A holy Earth Day to you
No, I'm not talking about Passover or Orthodox Easter, days that are set aside by pious believers to worship God and recall His actions to intervene in human history. Rather, I mean a day set aside to worship creation and advocate the suppression of human freedom in the name of a greater good. Or, as most of us call it, Earth Day.
Everyone in the publishing industry (except WND Books, it would seem) is observing the solemn day with proper piety. Publishers Weekly dedicated their daily newsletter to the topic and treated us to important stories such as "Random Reviews its Green Progress" and "Penguin Classics Goes Green With Nature Conservancy." Of course, there is a certain degree of irony for a business built around the destruction of trees to call itself green, but it's also an industry that tilts to the left, so no doubt these enviro-efforts are more penance than PR.
Since the Pope has gone back home to the Vatican, allow me to be your guide to some of the sacred Earth Day observances from around the Web:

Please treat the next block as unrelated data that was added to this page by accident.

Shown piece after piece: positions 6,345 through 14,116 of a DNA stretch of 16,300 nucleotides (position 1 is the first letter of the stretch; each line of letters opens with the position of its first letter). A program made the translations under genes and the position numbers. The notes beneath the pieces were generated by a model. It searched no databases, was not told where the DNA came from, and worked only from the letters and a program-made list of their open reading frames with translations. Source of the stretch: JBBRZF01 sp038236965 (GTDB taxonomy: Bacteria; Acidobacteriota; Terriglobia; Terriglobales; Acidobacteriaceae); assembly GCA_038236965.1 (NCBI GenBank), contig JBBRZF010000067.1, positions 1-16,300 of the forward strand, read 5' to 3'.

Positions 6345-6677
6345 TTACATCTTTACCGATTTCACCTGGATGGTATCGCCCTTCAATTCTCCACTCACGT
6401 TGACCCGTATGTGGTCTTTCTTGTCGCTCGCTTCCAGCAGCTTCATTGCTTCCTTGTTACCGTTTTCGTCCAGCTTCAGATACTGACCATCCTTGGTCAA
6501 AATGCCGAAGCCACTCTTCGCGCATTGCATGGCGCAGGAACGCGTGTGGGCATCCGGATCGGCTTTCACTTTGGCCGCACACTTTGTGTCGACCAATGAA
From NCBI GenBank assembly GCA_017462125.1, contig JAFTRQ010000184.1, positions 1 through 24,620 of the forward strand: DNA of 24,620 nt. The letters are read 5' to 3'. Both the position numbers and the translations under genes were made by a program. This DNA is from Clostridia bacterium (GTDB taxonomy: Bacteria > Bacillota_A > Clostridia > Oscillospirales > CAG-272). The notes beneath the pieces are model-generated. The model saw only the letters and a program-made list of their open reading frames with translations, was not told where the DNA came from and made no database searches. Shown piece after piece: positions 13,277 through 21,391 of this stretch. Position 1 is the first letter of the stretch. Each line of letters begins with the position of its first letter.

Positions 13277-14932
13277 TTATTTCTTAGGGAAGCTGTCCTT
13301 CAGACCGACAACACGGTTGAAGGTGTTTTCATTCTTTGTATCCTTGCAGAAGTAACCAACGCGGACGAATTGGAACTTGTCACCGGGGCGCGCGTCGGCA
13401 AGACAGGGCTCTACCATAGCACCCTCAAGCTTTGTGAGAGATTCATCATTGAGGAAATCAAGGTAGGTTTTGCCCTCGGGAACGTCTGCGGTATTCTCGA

- We're treated to a special Google holiday logo for this sacred day. Only very important days, such as Alexander Graham Bell's Birthday on March 3, make the list of holiday logos. (Pedestrian events like Easter need not apply.)
- Major League Baseball boasts a number of Earth Day observances, including the Seattle Mariners' decision to stage "the first carbon neutral game in MLB history." Fans attending the Reds-Dodgers game in Cincy will receive free night lights. (If this will help the batters in Torre's lineup who are hitting under .200 to see the ball, then I support it.)
- The U.S. government has an official Earth Day website. The Feds may not be able to guard our borders, but they do provide us with an indispensable eco-liturgy such as "use the microwave to cook small meals" and "sweep outside instead of using a hose." Thank you, Saint George.
Labels: global warming